What is solar keratosis?

Solar keratosis, also known as actinic keratosis, is a condition where patches of skin can become rough and scaly caused by exposure to ultraviolet (UV) light. These skin changes are not cancerous, but there is a small risk that they can become squamous cell carcinoma.


Pertaining to cancer, a disease characterised by growth of abnormal cells that can spread to other parts of the body.

Risk factors

Risk factors for solar keratosis include:

  • Age - the risk of solar keratosis increases with age;
  • UV radiation exposure - either short, intense exposure such as sunburn, or long-term accumulative exposure such as that gained from working outdoors;
  • Sun tanning or using tanning beds;
  • Having a family history of skin cancer;
  • Having fair skin, and;
  • Having a weakened immune system.

Signs and symptoms

Solar keratosis commonly appears on areas of the body exposed to sunlight, including the face, scalp, trunk of the body and back of the hands. Symptoms of solar keratosis include patches of skin appearing flat, scaly and yellow. Skin growths may also be pink, red, grey or skin colour. They can develop to be hard, rough and wart-like.

Solar keratosis lesion.A solar keratosis lesion. 

Methods for diagnosis

Solar keratosis is mainly diagnosed upon its appearance. However, a skin biopsy may be performed if there is any doubt about the diagnosis, or concerns about cancerous change.

Skin biopsy

A biopsy is a tissue sample taken for microscopic examination in a laboratory. Local anaesthetic may be used during biopsies. There are three types of skin biopsies:

  • Incisional biopsies, which involve the removal of the entire abnormal area of skin with a surgical knife (scalpel);
  • Punch biopsies, which involve the removal of a small circle of the whole skin layer, much like a hole-puncher removes holes in paper, and;
  • Shave biopsies, which involve shaving off the top layer of skin.

Skin punch biopsy.A skin punch biopsy. 

Local anaesthetic

A type of medication that, when administered to an area, creates a localised loss of sensation by blocking nerve activity.


Pertaining to cancer, a disease characterised by growth of abnormal cells that can spread to other parts of the body.

Types of treatment

Conservative treatment

Solar keratosis lesions do not necessarily need to be treated. Some lesions can resolve if given time (usually within a year). Treatment may be recommended if lesions change in appearance or become tender. However, the importance of recognising solar keratosis lesions, is the need for ongoing prevention. Wearing high sun protection factor (SPF) sunscreens, appropriate clothing to cover the body, and avoiding direct sunlight and tanning beds, can reduce the risk of developing further solar keratosis as well as other related skin cancers.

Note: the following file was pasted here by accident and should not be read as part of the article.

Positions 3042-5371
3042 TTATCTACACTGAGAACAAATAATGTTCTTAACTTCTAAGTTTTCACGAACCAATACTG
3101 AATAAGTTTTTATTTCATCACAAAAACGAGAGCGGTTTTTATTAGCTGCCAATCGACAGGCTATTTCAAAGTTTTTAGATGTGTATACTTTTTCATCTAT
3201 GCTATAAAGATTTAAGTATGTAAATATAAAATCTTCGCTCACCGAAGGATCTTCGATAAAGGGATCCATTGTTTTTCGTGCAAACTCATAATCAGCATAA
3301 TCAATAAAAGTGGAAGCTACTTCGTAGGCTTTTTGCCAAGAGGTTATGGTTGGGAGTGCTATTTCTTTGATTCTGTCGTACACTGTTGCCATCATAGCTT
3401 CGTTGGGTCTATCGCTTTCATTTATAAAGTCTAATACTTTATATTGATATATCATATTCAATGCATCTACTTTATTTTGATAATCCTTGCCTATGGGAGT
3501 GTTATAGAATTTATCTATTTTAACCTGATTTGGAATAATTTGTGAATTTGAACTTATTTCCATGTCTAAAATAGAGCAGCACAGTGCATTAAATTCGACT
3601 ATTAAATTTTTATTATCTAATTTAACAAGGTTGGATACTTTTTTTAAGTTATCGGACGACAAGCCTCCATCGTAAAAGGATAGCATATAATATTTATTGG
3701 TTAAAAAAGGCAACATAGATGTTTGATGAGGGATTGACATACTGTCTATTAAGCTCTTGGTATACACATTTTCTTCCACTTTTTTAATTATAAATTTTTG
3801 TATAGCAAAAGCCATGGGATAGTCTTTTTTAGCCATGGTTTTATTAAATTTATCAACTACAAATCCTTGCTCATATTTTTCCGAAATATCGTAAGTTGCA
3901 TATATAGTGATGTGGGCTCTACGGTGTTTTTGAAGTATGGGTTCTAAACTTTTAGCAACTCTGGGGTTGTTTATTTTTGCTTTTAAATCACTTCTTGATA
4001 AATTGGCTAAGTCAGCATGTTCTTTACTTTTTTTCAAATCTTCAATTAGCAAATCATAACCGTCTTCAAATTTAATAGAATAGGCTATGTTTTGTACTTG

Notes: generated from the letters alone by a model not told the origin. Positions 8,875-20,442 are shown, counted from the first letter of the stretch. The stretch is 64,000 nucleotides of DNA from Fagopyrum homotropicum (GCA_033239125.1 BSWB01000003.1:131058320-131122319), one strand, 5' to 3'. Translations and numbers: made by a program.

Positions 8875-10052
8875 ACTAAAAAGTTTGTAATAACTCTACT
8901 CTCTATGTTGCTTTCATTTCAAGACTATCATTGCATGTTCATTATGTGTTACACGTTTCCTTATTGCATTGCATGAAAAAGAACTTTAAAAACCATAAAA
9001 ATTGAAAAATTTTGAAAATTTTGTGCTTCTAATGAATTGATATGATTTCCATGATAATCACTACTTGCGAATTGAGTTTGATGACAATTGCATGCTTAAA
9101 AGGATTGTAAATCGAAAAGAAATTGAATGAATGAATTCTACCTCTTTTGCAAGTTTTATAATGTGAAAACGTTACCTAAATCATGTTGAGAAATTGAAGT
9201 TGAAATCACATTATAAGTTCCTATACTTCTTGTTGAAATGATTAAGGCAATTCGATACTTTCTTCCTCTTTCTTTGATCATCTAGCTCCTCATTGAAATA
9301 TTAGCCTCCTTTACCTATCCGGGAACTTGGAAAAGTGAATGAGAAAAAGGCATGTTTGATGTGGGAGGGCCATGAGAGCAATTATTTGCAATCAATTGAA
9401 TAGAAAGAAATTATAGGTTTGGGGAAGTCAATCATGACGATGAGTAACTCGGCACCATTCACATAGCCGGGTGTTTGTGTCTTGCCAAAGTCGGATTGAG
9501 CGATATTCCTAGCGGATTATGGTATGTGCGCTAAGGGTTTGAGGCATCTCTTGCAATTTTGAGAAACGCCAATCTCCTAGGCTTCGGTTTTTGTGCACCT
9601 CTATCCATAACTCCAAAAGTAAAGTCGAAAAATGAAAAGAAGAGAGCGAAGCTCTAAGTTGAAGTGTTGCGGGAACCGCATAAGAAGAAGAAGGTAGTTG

Lesions can be excised or scraped away, using a scalpel, curette, laser and/or electric current. The remaining wound can be closed with stitches and/or a wound dressing.


Lesions can be cautiously frozen off with liquid nitrogen, by an experienced health professional.

Medicated creams

Creams, gels (water-based) and ointments (more greasy) containing certain medications, which reduce inflammation or target abnormal cells, can be applied directly to the skin. These can contain medications such as diclofenac, fluorouracil, imiquimod and salicyclic acid.

Photodynamic therapy (PDT)

Photodynamic therapy involves the application of a cream that is absorbed by abnormal cells and then a special light is applied, which selectively damages the abnormal cells.

Potential complications

Treatment side effects

  • Skin ulceration - medicated creams have the potential to cause ulceration of the skin, particularly if used outside the recommended frequency or dosage;
  • Persistent white marks or scarring - medicated creams and surgery can result in changes to skin color and scarring.

Advanced solar keratosis

Left untreated, solar keratosis can develop into a type of skin cancer called squamous cell carcinoma.


In the majority of cases, solar keratosis responds well to treatment.


The best way to prevent skin cancer is by minimising your exposure to UV radiation, which can be done by avoiding sunlight during the times specific to your area, wearing protective clothing such as hats and long-sleeved shirts with collars and frequently applying sunscreen. Avoiding sun-tanning and tanning beds is also highly recommended.

Practicing being sun smart and sun safe by wearing a hat and regular application of sunscreen. 


  1. Actinic keratoses solar keratosis AK. DermNet NZ. Accessed 15 July 2014 from link here
  2. Actinic keratosis - National Library of Medicine - PubMed Health. Accessed 15 July 2014 from link here

FAQ Frequently asked questions